YouTube                
 
 

Education can prevent negligent gun injuries and death

By , Columnist  |  Sunday, October 27, 2013 11:31 PM

I like guns, but I wouldn’t classify myself as a “gun nut” by any stretch of the imagination.

I don’t hunt, but my family does have a couple pistols we take to the range every once in a while to shoot at targets. My favorite belonged to my grandfather, a 1950s Smith & Wesson .357 Magnum that kicks like a mule and sounds like a cannon. It took me a while to get the hang of shooting this gun because of the power behind it.

I never took a gun safety class and wasn’t required to at the time my family brought me to the range for the first time. My family members taught me how to handle the .357, but whenever I’m shooting downrange with flames spurting out the vents on the gun barrel, I can’t help but think that I should be required to have a certification. ALEX_COLUMN_GRAPHIC

A study estimated that the number of firearm-related deaths in the United States will surpass the number of vehicle-related deaths by 2015.

I think this statistic is alarming. More importantly, I think it’s preventable, or could at least be slowed down. Neither guns nor cars can kill by themselves; they each require people to operate them, so the issue can often lie with the operators.

As time goes by, cars have become increasingly safer, and the requirements to operate them have become standard practice. Since 1998, all new models are required to have front airbags, and laws have been passed requiring the use of seat belts. We have laws for driving under the influence as well as being negligently distracted by other devices. Following that, everyone wishing to drive a car must get a driver’s license, passing required tests that prove you know how to operate a motor vehicle.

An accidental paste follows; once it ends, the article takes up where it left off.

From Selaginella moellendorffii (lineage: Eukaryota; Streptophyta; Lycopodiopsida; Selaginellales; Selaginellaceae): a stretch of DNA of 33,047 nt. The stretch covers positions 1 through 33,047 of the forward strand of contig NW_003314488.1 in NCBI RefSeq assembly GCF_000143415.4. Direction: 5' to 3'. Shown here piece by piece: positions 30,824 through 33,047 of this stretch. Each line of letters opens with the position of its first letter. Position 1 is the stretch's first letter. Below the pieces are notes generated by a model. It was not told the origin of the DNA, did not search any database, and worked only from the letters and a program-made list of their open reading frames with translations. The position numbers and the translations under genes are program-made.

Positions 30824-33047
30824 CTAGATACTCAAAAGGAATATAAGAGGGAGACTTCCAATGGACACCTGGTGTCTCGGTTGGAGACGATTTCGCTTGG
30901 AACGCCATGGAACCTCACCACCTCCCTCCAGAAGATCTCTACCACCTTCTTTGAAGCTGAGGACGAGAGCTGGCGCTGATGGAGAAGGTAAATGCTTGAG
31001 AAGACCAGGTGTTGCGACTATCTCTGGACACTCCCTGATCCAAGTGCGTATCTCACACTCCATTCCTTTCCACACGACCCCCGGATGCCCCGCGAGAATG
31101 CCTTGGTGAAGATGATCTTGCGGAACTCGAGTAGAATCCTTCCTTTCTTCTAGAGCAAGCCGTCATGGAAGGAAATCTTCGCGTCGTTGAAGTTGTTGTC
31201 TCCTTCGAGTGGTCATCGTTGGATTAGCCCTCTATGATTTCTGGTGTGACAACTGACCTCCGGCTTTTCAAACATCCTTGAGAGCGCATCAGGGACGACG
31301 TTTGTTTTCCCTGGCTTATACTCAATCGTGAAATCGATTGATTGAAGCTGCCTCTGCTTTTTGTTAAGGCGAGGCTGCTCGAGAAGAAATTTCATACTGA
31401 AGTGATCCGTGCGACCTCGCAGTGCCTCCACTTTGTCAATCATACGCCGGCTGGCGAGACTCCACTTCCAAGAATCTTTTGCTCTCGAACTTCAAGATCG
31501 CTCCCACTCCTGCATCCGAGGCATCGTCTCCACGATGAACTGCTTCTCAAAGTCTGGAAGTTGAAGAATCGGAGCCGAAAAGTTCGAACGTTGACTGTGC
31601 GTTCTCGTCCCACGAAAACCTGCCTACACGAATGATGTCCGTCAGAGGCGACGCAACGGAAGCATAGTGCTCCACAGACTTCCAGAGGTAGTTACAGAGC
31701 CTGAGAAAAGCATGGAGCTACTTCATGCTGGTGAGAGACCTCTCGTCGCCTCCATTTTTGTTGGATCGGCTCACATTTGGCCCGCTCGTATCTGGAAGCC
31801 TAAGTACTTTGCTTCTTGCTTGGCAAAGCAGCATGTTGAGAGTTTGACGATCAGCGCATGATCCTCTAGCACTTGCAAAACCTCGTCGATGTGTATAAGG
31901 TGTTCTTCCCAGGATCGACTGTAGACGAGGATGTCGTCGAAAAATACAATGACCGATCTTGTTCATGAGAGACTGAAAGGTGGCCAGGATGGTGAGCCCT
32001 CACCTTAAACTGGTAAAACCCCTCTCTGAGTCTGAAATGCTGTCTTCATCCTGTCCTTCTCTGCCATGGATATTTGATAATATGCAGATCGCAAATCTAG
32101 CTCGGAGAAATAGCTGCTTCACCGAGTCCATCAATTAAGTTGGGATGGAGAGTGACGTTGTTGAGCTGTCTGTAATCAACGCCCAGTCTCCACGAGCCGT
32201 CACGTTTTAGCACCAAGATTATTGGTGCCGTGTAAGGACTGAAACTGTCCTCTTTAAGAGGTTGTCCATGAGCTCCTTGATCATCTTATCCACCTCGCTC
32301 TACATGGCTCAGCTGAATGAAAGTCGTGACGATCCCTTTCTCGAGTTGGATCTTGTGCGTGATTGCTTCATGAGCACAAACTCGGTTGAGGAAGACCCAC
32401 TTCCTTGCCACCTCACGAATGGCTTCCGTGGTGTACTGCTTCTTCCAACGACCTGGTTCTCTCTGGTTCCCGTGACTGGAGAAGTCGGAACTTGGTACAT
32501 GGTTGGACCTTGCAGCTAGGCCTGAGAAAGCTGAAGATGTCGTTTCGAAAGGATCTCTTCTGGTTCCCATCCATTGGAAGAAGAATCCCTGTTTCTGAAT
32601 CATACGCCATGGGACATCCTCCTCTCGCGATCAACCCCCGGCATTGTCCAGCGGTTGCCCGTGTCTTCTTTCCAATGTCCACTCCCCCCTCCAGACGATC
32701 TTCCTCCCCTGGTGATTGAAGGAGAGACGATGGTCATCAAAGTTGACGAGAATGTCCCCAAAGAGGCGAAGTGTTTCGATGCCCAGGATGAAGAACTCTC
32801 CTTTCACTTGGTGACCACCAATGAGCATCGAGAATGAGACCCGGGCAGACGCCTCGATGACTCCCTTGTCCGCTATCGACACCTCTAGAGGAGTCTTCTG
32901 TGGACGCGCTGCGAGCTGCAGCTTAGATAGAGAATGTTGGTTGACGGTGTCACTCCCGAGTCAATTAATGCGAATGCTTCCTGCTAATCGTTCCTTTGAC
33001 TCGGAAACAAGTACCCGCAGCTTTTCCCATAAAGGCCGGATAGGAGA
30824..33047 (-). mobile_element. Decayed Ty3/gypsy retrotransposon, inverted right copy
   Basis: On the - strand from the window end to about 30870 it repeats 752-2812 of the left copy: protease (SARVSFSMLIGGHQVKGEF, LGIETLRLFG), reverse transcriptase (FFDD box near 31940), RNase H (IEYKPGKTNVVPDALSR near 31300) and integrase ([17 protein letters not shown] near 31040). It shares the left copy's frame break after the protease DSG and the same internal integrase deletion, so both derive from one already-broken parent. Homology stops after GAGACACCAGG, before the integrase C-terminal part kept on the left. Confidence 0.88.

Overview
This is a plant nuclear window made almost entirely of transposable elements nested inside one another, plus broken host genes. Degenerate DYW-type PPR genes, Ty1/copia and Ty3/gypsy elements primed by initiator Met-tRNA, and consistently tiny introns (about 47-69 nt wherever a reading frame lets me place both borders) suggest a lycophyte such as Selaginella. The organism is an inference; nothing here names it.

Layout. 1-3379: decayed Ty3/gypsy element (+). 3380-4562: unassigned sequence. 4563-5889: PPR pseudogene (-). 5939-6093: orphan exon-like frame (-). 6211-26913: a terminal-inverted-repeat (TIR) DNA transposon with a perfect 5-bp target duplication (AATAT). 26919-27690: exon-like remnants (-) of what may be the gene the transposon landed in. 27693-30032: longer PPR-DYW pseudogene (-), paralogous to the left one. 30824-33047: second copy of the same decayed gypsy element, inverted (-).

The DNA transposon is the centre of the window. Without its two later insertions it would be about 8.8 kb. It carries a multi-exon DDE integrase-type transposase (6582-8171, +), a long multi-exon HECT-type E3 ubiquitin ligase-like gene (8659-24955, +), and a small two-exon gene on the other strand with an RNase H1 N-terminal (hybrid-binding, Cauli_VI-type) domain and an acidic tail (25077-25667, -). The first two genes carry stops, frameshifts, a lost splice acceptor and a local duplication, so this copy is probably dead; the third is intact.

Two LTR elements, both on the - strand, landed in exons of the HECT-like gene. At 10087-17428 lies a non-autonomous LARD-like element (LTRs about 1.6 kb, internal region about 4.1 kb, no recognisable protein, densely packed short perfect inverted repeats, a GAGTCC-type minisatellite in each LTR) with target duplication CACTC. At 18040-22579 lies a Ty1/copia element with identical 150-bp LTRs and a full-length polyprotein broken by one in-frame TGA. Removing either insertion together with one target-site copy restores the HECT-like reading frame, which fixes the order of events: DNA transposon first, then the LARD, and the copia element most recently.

Guns are a different story. While guns do have safety measures, they haven’t progressed much past the trigger safety. Furthermore, we have no adult requirements for general licenses or certifications proving knowledge of operation and maintenance of a firearm. This doesn’t sit well with me. I think everyone who buys and owns firearms should have a “firearm license” proving they have had basic training on its operation.

The Second Amendment of the U.S. Constitution states, “A well regulated Militia, being necessary to the security of a free State, the right of the people to keep and bear Arms, shall not be infringed.”

We have a right to our guns, but the sentence begins with “well regulated.” Right now, we have no regulation beyond a simple background check that can be avoided by buying through auctions and gun shows. If we demand that our Second Amendment right not be infringed upon, then we need to uphold the entirety of the text.

I would be happy with a very well-rounded and familiarizing course for obtaining a license. Allowing the basic training of rifles, shotguns and pistols could mean less mistakes from people using firearms they are not accustomed to. Training on maintenance and proper storage could lower the rate of malfunctions and children acquiring firearms accidentally. Maybe instructors could even touch on basic safety precautions for hunting—God knows Dick Cheney could’ve used that. I’m not an expert on what would need to be in the course, but these points seem pretty obvious.

I think this could be a nice middle ground between the anti-gun lobbyists and the NRA. A firearm license could limit the ability for those not responsible or stable enough to obtain guns, but for right now, I’m not really interested at taking a swing at the whole “gun violence” issue. It’s too messy and heated. Baby steps and compromises are the real path to progress.